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I'm doing beamer slides in the 16:9 aspect ratio, so I want to use a more horizontal flow than I was when I had 4:3 slides. For example, I'd like to place a theorem and its proof side-to-side rather than the proof below the theorem. As in:

\documentclass[aspectratio=169]{beamer}
\usepackage{tikz}
\usetheme{Rochester}
\begin{document}

\begin{frame}{There is no largest prime number}
\begin{columns}
\begin{column}[t]{0.45\textwidth}
\begin{theorem}
 There are infinitely many primes.
\end{theorem}
\end{column}
\begin{column}[t]{0.45\textwidth}
\begin{proof}
 Suppose $p$ were the largest prime number.  
 Let $q$ be the product of the first $p$ numbers.  
 Then $q+1$ is not divisible by any of them.  
 Thus it is prime, but is bigger than $p$.  
 This is a contradiction.
\end{proof}
\end{column}
\end{columns}
\end{frame}
\end{document}

Here is the result:

sample output

As you can see, the theorem box is a lot shorter than the proof box and the effect is kind of ugly. Is there a nice way to add vertical space to the shorter one to make it the same height as the longer one?

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3  
Your proof is wrong ... –  Hendrik Vogt Jan 26 '11 at 13:48
    
@Hendrik: I'm just copying Till's proof from the beameruserguide. Mentally substitute lorem ipsum if you like. :-) –  Matthew Leingang Jan 26 '11 at 14:01
2  
If you're coming to tex.sx for your maths knowledge, you're doing it wrong –  Seamus Jan 26 '11 at 15:27
1  
@Jimi: I use TeXShop on the Mac. You can select a part of the PDF viewer window and copy it. Then open up Preview and Select File > New. You'll get a PDF of what you clipped. Then save it as PNG. –  Matthew Leingang Jan 26 '11 at 20:38
1  
@Jimi: Good, I can give more specific tips. Before you select and copy, make sure you click the dotted rectangle button on the right-hand side of your preview window's toolbar. That will make the mouse select regions, rather than select text or magnify the document. –  Matthew Leingang Jan 27 '11 at 1:12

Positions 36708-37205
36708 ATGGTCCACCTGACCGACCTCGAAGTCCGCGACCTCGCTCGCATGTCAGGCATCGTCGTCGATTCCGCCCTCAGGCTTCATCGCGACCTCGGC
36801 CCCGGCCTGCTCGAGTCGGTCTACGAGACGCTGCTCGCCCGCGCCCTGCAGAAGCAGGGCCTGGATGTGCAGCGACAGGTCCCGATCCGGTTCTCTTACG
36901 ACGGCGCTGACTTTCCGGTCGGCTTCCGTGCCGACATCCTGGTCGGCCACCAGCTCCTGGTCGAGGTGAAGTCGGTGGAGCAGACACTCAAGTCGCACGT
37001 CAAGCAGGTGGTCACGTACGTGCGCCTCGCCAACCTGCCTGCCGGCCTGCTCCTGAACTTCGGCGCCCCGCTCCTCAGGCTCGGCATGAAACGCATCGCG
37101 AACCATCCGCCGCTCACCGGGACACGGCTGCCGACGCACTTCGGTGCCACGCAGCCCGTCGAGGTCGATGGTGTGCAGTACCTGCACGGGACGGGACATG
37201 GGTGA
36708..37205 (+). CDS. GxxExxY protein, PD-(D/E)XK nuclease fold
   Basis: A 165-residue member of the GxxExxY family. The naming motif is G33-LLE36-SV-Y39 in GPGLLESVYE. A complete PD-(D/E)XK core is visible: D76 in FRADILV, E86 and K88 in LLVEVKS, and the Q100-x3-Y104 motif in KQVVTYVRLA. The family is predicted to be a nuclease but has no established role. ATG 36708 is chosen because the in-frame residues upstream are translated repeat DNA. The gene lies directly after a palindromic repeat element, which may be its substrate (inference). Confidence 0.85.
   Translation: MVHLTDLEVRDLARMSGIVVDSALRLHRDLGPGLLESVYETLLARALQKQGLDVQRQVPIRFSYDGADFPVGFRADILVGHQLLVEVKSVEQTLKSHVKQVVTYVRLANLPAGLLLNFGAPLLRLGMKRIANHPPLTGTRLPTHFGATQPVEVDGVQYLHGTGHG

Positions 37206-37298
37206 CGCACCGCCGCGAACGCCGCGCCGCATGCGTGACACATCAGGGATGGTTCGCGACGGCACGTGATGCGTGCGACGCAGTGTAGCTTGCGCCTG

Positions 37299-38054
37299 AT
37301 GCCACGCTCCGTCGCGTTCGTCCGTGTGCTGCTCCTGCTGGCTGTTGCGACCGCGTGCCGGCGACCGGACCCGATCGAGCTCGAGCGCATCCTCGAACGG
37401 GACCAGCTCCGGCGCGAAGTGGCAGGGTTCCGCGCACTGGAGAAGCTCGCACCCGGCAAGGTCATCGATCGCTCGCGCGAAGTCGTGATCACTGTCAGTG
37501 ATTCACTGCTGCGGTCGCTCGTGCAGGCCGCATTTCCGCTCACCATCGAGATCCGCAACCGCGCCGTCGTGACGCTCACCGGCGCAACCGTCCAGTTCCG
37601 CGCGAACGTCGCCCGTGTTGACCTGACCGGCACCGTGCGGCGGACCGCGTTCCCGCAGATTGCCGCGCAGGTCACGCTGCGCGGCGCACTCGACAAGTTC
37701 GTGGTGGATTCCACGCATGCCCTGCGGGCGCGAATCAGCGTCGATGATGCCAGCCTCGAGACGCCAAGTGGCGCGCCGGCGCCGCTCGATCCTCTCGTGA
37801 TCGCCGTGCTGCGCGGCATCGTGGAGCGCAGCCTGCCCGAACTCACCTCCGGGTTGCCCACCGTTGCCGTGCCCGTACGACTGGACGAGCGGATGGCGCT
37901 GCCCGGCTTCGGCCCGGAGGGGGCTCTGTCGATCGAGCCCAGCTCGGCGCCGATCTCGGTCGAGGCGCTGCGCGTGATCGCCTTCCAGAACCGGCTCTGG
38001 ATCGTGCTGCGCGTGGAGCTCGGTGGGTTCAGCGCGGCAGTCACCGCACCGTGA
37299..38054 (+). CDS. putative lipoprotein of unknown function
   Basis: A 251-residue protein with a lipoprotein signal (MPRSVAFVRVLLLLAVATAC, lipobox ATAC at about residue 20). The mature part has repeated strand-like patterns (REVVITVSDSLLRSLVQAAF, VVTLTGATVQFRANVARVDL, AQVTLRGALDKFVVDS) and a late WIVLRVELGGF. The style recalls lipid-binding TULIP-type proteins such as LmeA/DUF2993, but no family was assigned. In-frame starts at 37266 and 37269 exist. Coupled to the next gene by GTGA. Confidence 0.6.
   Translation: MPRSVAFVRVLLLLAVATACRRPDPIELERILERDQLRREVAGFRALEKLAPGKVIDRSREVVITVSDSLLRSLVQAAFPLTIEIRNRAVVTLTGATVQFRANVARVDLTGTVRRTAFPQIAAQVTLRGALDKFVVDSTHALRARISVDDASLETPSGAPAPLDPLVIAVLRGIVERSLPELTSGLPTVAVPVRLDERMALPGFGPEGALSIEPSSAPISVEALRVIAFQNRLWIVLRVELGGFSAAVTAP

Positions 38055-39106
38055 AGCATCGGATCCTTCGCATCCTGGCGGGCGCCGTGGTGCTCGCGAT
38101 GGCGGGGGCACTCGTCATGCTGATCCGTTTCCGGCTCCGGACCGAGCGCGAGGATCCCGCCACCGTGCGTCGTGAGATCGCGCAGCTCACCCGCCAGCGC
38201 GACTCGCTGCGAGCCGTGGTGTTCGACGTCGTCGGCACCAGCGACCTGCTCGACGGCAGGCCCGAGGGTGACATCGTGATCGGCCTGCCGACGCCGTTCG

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2 Answers 2

I can provide only a hack ...

\begin{theorem}
 There are infinitely many primes.\rule[-5\normalbaselineskip]{0pt}{0pt}
\end{theorem}

and the complete code to visualize the meaning of the \normalbaselineskip

\documentclass[aspectratio=169]{beamer}
\usepackage{tikz}
\usetheme{Rochester}
\begin{document}

\begin{frame}{There is no largest prime number}
\begin{columns}
\begin{column}[t]{0.45\textwidth}
\begin{theorem}
 There are infinitely many primes.%
\rule[-1\normalbaselineskip]{10pt}{1pt}\kern-10pt%
\rule[-2\normalbaselineskip]{10pt}{1pt}\kern-10pt%
\rule[-3\normalbaselineskip]{10pt}{1pt}\kern-10pt%
\rule[-4\normalbaselineskip]{10pt}{1pt}\kern-10pt%
\rule[-5\normalbaselineskip]{10pt}{1pt}    
\end{theorem}
\end{column}
\begin{column}[t]{0.45\textwidth}
\begin{proof}
 Suppose $p$ were the largest prime number.  
 Let $q$ be the product of the first $p$ numbers.  
 Then $q+1$ is not divisible by any of them.  
 Thus it is prime, but is bigger than $p$.  
 This is a contradiction.
\end{proof}
\end{column}
\end{columns}
\end{frame}
\end{document}

enter image description here

share|improve this answer
    
But thanks for the hack, at least. I hadn't thought about using \normalbaselineskip as a unit of length. That can make guessing-and-checking a quicker process. –  Matthew Leingang Jan 26 '11 at 14:48
    
@Herbert Could you explain how your answer works? As I understand it, it creates a widthless, lengthless rule at a certain position, thus forcing the box to stretch to accommodate it. The rule is moved down (hence the minus sign) 5 times the \normalbaselineskip which is...? A measure of the vertical height of a line of text? Is that along the right lines? –  Seamus Jan 26 '11 at 15:52
    
@Seamus: I have no idea how much it is. It is not interesting because it is one line and in the proof we have 5 additional lines. –  Herbert Jan 26 '11 at 15:59
1  
@Herbert but it is a measure of the height of a line, right? That is what's important. –  Seamus Jan 26 '11 at 16:01
1  
@Hendrik Yes, you're right. There is a not missing. It should read "this site should not be just about providing code snippets..." –  Seamus Jan 27 '11 at 11:22
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Introducing a dummy column seems to work for me

\begin{block}{blocktitle}
\begin{columns}
% dummy column
\column{0cm}
~
\setlength{\rest}{0.25\textheight}
\vskip\rest
~
% now real column 
\column{\textwidth} 
words 123 \\
more words\\
\end{columns}
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